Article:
#The flag that deals with tests
TEST=${array[1]}
#Project branch name
BRANCH=${array[2]}
#If necessary, other values can be retrieved
USER_NAME=${user_name}
CHANNEL_NAME=${channel_name}

To launch the build with parameters, send a POST-request to execute a specific job. To do this, add the following line to the shell command above:

curl -d TEST=${TEST} -d BRANCH=${BRANCH} -X POST \
-u username:password http://127.0.0.1:8080/job/${JOB_NAME}/buildWithParameters

“Password” here is the API key of the “username” user (the user must have permission to launch jobs).

To get the key:

  1. Click on username in the top right corner of the Jenkins web interface;
  2. Click on “Configure” in the left part of the screen;
  3. Click on Show API Key — now we’ve got the key.

Take note that all the launched builds have to be parameterized!

Build configuration

1. First of all, make sure when configuring the job that the build is parameterized.  Check the according flag, add BRANCH and TEST parameters and set them default values:

CI-iOS-2-5-eng.png#asset:4929

Take note that it is necessary to add a default value for the BRANCH variable, because if you launch the build from Slack without specifying the branch, the BRANCH variable will contain an empty value and return an error. To fix this, add the “Run buildstep before SCM runs” flag in the “Build environment” section. Then, add the “Execute shell command” build step and the “Inject environment variables” step. Follow this example:

CI-iOS-2-6-eng.png#asset:49302. Setting up GitLab interaction.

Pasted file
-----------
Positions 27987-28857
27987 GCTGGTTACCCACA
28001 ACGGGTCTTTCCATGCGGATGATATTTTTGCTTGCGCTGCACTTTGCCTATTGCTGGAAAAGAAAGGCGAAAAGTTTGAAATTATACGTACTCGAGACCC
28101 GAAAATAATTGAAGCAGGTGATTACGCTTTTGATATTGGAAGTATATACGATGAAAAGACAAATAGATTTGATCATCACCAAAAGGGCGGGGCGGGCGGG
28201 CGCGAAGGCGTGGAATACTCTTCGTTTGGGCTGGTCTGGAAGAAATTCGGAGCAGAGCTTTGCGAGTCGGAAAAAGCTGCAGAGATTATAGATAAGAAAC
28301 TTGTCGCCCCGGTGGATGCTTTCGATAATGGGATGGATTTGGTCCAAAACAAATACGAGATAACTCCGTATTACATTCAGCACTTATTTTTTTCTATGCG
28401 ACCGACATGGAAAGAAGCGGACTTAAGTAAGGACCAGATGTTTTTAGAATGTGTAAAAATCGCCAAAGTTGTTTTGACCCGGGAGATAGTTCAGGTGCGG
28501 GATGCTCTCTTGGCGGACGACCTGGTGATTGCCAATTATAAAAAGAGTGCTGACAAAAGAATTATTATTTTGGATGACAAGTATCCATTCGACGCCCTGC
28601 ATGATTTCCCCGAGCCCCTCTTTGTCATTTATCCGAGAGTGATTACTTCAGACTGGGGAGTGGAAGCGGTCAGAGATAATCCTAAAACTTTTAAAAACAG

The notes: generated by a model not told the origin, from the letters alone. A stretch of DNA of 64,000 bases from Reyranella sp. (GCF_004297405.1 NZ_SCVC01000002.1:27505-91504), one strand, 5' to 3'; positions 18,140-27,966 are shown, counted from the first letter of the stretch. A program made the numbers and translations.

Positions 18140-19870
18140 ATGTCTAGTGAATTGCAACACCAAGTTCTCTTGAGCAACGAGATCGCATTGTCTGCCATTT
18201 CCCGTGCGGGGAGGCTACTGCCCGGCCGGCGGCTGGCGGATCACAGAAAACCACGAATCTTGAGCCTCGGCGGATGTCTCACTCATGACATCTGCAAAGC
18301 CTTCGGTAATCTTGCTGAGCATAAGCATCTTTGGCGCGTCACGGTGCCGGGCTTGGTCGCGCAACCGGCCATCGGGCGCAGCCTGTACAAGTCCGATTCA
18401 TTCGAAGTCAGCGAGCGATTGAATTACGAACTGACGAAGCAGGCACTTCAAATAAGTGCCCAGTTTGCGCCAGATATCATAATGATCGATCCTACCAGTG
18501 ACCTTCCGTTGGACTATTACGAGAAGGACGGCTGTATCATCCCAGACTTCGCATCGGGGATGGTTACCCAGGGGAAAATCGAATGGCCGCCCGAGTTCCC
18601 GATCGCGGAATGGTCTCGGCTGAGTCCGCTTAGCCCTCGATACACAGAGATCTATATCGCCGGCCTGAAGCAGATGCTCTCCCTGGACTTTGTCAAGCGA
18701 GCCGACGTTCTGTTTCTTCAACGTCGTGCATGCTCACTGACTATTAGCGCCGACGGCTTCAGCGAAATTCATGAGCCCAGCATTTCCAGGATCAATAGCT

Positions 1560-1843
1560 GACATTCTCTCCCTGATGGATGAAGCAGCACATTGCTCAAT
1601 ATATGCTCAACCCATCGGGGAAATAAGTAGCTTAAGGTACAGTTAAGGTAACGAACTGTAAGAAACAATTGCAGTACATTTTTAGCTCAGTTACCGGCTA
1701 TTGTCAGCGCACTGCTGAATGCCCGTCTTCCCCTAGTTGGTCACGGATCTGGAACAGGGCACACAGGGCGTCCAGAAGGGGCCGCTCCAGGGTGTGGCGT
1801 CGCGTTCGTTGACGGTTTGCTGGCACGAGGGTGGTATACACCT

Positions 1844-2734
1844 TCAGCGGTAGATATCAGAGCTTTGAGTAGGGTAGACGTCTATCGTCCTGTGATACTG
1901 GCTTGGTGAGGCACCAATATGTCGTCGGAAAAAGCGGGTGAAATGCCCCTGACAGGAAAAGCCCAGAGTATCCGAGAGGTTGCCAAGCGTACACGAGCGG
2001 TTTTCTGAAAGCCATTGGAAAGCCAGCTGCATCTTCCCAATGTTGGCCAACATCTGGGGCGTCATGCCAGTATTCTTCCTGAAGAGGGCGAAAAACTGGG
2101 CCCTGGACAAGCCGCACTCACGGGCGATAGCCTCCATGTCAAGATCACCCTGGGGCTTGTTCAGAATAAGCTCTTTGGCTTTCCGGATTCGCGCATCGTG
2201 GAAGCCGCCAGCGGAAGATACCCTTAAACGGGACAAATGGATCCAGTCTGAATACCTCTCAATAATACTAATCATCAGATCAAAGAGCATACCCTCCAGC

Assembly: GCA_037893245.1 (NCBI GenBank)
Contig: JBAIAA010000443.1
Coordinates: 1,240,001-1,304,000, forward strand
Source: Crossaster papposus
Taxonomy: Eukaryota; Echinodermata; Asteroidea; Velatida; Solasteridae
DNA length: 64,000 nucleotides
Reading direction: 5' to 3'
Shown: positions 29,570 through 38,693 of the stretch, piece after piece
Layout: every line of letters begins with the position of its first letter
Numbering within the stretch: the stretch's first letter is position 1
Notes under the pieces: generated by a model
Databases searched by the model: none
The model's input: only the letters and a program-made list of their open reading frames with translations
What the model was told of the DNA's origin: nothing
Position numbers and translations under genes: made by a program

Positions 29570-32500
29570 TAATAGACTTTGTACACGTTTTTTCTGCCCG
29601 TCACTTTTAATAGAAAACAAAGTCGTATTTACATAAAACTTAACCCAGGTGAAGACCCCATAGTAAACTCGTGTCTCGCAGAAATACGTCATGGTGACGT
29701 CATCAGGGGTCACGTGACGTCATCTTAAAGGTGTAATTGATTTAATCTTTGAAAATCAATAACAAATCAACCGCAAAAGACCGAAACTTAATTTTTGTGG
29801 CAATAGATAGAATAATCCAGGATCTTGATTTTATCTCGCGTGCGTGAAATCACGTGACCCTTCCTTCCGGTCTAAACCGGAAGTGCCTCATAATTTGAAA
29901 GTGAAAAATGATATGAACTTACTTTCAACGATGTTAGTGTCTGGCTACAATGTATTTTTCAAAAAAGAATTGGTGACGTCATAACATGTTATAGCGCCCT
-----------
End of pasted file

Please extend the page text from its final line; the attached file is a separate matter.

Enter the project’s repository address and specify the build branch (in our case it’s the BRANCH variable).

CI-iOS-2-7-eng.png#asset:4931

3. Setting up build by web hook.

Check the «Build when a change is pushed to GitLab» flag in the build triggers tab. Enter the required parameters and specify the branch for which the trigger will activate:

CI-iOS-2-8-eng.png#asset:4932

After this, add the web hook for the Jenkins server in the “Web hooks” category in the project settings on GitLab:

bd16daf8760c47d796f3136c0d05f321.png

4. The building stage starts when the shell command is executed. The shell command installs pods if the file has been updated:

if [ $(( $(date +"%s") - $(stat -f %m Podfile) )) -le 60 ]; then
	pod install
fi
if [ $(( $(date +"%s") - $(stat -f %m Podfile) )) -le 60 ]; then
	pod install
fi

For convenience, add several variables for the project and write them in a file:

#.ipa file name
PROJECT_NAME="Example"
#.xcworkspace file name
WORKSPACE_NAME="Example"
#Executed scheme name
SCHEME_NAME="Example"
#Source code folder name that will be used for code line count
FOLDER_NAME_WITH_CODE="Example"
#Writing down variables in a file for use in other build stages
echo PROJECT_NAME=$PROJECT_NAME > build.properties
echo WORKSPACE_NAME=$WORKSPACE_NAME >> build.properties
echo SCHEME_NAME=$SCHEME_NAME >> build.properties

Depending on the TEST parameter, we launch or skip the testing and report generation stage. For example:

if [ "$TEST" == "test" ]; then
    	
    	#Creating a folder to store the reports
if [ ! -d "reports" ]; then
	       	mkdir "reports"
    	fi
 
	#Testing and creating reports for analysis  
    	xcodebuild -workspace ${WORKSPACE_NAME}.xcworkspace \
           	-scheme ${SCHEME_NAME} \
           	-configuration Debug \
           	-sdk iphonesimulator \
    	    	-destination 'platform=iOS Simulator,name=iPhone 6' \
    	-IDECustomDerivedDataLocation="build_ccov" \
           	GCC_GENERATE_TEST_COVERAGE_FILES=YES \
           	GCC_INSTRUMENT_PROGRAM_FLOW_ARCS=YES \
           	clean test | xcpretty -r junit -o reports/junit.xml -r json-compilation-database -o compile_commands.json
    	#Publish JUNIT test = **/reports/junit.xml